I was hoping to tell the chap what I saw but there was no sign of him. Oh well! Next stop was to be the Ivy North Hide for the Bittern. I enjoyed the large numbers of Siskins on the feeders as I made my way into the woodland and then followed the track to the Hide. A Goldcrest showed well beside the footpath but little else till I arrived at the Hide. I spent a good while here, but the Bittern did not want to show, though I did spot my first Lesser Black-backed Gull of the year, sat on a small buoy on the far side of the lake. Very little else was seen through the side window bar a small flock of Teal and a pair of Coots. The wind was now really whipping up and the chances of seeing the Bittern was slim to none and so I made my way back out of the Hide to try my luck for the Bramblings from the Woodland Hide.
Elf Cap Fungus growing beside the main footpath.
I added a confiding Treecreeper to my year list as I made my way to the Hide and enjoyed more Siskins in the trees. A Great Spotted Woodpecker showed well in the trees when I arrived by the Hide and searching among the many Chaffinches by one of the feeders, I soon found a delicious looking male Brambling perched in a nearby bush. This was to be one of around four birds present (three males and a female), again, my first of the year, but where were the Redpolls? I had to go inside the Hide to find them and though it took a while, I did see a couple of gorgeous male birds on the Niger seed feeder. As usual, someone with a big camera and lens was propped up by the entrance of the Hide when I entered.
Long-tailed Tits clambering on a small feeder beside the Hide.
From here, good numbers of all the common woodland birds came down to feed and both the Bramblings and Lesser Redpolls gave superb views. A male Reed Bunting was also seen in the nearby vegetation and large numbers of Long-tailed Tits were busy occupying a feeder containing a nutball. Quite comical with such a large number on the feeder (see photo). After 15 minutes or so, I made my way down to the Ivy South Hide. Along the footpath, some visitors were admiring the scarlet Elf Cap Fungus growing beside the main footpath, which was my first for the year.
A male Brambling below the main feeder by the Woodland Hide.
A different male Brambling with a darker head.
I had the Hide to myself when I arrived, well at least for ten minutes or so, until a group of young children arrived with their young mum! From here, good numbers of Wigeon, Shoveler, Gadwall and Teal were present on the Lake. Pochard were abundant over on the far side and while searching the reedbed for possible Bitterns over on the far side, my first Kingfisher of the year was seen flying from one branch to another. Though it is nice to see young children enjoy themselves, no matter where they are, there is only so much noise I could take within a Hide and so excused myself to take a walk around the back of the reserve.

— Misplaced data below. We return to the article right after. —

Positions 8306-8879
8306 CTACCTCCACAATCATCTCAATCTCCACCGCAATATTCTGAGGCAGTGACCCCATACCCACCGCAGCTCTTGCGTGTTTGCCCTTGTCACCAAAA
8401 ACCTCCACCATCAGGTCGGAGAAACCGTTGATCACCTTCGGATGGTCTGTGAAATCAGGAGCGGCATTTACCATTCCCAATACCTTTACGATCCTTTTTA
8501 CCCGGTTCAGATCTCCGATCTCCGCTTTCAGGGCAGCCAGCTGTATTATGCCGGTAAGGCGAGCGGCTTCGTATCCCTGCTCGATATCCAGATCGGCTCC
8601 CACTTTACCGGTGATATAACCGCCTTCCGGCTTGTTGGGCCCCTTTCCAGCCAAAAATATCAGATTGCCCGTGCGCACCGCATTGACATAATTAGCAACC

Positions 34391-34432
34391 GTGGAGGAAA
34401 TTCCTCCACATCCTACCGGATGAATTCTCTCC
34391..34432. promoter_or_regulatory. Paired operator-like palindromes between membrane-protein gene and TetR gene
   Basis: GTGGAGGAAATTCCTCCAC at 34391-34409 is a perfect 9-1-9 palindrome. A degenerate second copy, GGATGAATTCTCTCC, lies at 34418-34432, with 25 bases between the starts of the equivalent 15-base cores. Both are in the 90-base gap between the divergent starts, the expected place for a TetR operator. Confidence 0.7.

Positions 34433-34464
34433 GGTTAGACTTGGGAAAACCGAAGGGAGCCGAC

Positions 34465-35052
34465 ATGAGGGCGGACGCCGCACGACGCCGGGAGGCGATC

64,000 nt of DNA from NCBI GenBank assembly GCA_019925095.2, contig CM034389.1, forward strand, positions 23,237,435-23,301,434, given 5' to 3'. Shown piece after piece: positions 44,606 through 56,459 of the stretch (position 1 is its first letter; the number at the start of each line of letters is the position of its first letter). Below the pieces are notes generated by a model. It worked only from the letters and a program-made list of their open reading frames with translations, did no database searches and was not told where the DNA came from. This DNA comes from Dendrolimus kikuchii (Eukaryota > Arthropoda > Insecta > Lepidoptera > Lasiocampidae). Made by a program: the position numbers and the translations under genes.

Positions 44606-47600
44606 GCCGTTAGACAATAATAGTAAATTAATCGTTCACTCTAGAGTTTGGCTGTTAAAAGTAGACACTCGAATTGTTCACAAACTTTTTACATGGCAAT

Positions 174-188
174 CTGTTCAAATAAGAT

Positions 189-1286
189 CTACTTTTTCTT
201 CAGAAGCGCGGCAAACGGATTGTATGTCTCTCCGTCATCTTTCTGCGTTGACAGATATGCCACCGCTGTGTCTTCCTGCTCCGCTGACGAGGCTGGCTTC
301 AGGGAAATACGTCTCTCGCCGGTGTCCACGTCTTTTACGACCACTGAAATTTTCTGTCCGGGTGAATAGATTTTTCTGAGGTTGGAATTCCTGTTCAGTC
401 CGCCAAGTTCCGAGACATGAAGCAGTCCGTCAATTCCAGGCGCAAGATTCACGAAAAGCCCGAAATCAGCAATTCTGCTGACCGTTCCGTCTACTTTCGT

Wild daffodils growing within the woodland.
More Siskins, Long-tailed Tits, Goldcrests and commoner finches were present, but nothing out of the ordinary as I made my way back to the car to take a drive to the Tern Hide. Though there seemed to be a lot of cars within the car park, there was only one other person within the Hide. The wind was making the water very choppy, but still the light was fairly good despite being overcast. Both Slavonian and Black-necked Grebe were supposed to be present here but the buggers did not show during my stay here. Some close Tufted Ducks and Wigeon passed just in front of the Hide and a group of around 7 Goldeneye, which included 5 gorgeous drakes, were not too far away.
Goldeneye on Ibsley Water from the Tern Hide.
The only year tick I saw from here was a solitary Grey-lag Goose which was grazing on the east side of the edge of the Lake. A drake Goosander swam from west to east within the centre of the Lake and a female was seen sleeping with Wigeon on the far side also. Good numbers of Lapwing were resting on the spit along with around a dozen Herring Gulls; but no sign of any potential Caspian Gulls among them. There have been up to around three birds present in the late afternoon roost along with the Ring-billed Gull, but no sign of either species this morning. A fellow birder soon joined me and although I never got his name, he was attempting to cycle around the UK to see as many species as possible just using his bicycle for transport. Good on him.
A drake Wigeon with Tufted Duck in front of the Tern Hide.
It was now midday and I said my goodbyes to the small crowd that had now gathered within the Hide. Reflecting on this mornings birds, I was pleased to get up to 10 new year ticks in just three and a half hours. Apparently, both the Black-necked and Slavonian Grebe were seen this afternoon along with the Caspian Gulls.
A calling Wigeon from the Tern Hide.